The optical fiber (12) position in the Y direction is determined by an angular encoder incorporated in the galvano scanner (84). As galvano scanner (84) moves suspension beam (86) in the Y direction, substrate (32) may be step-moved in the X-direction by a conventional translation stage (88). Figure 9 depicts an alternative embodiment of a scanning apparatus (90) where galvano scanner (84) and suspension beam (86) are replaced by resonance activators (92) and resonating suspension beam (94). Here, optical fiber read head (50) is oscillated back-and-forth in the Y-direction as resonating suspension beam (94) is forced to its resonant frequency by resonance activators (92). Resonance may be actuated by any number of conventional resonance activator (92) devices such as a piezo device adjacent to resonating suspension beam (94) or by a magnetic device on each side of resonating suspension beam (94). In either embodiment, read head (50) maybe set to stop at the edge or outside substrate (32), where there is no probe. Preventing contact (and thereby preventing contamination) between read head (50) and substrate (32) may be avoided by any number of conventional or previously-mentioned methods such as by the implementation of the aerodynamic suspension mechanism used to float read head (50) over substrate (32).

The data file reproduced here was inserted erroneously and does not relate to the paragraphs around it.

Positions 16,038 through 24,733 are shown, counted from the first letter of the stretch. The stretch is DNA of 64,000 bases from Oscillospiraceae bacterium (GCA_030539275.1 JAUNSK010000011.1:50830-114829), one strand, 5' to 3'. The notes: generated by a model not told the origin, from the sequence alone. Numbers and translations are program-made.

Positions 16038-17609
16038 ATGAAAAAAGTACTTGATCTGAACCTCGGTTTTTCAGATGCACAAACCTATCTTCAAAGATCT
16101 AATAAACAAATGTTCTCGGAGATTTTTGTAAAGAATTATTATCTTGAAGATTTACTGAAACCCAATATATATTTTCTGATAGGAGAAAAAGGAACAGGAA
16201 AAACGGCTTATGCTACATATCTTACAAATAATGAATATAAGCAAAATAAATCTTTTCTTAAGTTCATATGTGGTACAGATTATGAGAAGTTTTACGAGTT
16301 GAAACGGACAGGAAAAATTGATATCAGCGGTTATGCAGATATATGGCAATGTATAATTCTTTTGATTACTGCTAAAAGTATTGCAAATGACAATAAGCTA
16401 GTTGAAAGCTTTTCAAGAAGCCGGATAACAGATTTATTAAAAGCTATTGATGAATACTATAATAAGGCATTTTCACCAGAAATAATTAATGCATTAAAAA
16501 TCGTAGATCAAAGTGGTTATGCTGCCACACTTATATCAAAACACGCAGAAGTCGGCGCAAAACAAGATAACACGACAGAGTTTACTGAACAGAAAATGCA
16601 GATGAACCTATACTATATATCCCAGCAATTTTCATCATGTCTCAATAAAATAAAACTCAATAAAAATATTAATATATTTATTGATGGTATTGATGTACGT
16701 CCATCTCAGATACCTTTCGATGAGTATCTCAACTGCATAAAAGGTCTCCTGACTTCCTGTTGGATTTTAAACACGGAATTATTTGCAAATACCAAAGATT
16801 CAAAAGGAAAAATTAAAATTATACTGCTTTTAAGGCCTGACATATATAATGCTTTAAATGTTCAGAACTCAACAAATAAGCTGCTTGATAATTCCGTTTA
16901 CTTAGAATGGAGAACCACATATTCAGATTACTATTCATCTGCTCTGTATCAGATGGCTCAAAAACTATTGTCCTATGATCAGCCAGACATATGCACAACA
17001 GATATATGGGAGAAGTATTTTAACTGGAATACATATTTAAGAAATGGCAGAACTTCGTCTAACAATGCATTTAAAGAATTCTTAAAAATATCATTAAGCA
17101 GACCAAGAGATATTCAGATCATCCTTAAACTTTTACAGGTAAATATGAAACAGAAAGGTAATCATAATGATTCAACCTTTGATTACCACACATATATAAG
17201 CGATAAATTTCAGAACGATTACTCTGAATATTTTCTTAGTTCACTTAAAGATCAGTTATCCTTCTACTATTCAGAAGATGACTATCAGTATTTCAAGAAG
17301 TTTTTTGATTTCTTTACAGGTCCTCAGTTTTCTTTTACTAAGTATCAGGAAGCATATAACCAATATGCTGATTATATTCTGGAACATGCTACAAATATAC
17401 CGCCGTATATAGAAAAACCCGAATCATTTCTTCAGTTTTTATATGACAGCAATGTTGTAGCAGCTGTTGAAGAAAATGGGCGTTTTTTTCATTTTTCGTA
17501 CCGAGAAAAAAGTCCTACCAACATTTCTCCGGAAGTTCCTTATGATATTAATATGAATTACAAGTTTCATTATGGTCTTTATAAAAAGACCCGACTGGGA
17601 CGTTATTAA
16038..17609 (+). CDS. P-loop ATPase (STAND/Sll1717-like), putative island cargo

With the particular embodiments depicted in Figures 8 and 9, scanning head (50) travels in a curved path in the Y-direction. This implies that image pixels in the row data will not be in a square grid as in most image files. However, as long as the precise position of each pixel is registered, the image file generated with this scanner can be converted into a standard image file by conventional software. The X-position in either embodiment may be registered by a conventional position encoder on translation stage (88). For the embodiment depicted in Figure 8, the Y-position may be calculated from the angular position generated by galvano scanner (84) as it sweeps through angle, a. For the embodiment depicted in Figure 9, the Y-position may be calculated by any one of several different methods. One method involves measuring and recording the strain at known locations on the surfaces of each side of resonating suspension beam (94) by the use of conventional strain gauges. A second method involves a new optically based position measurement device, described further below, which may be adapted for such measurement purposes. A third method involves measuring the resonant period in real-time and then calculating the position of read head (50) between the two extremes of the oscillation through time. Figures 10(a) to 10(c) illustrate an alternative embodiment for a simpler position sensing device (96) incorporating a CCD array and fiber optic beacons. This embodiment may be feasible despite variations in slide size and translational velocities.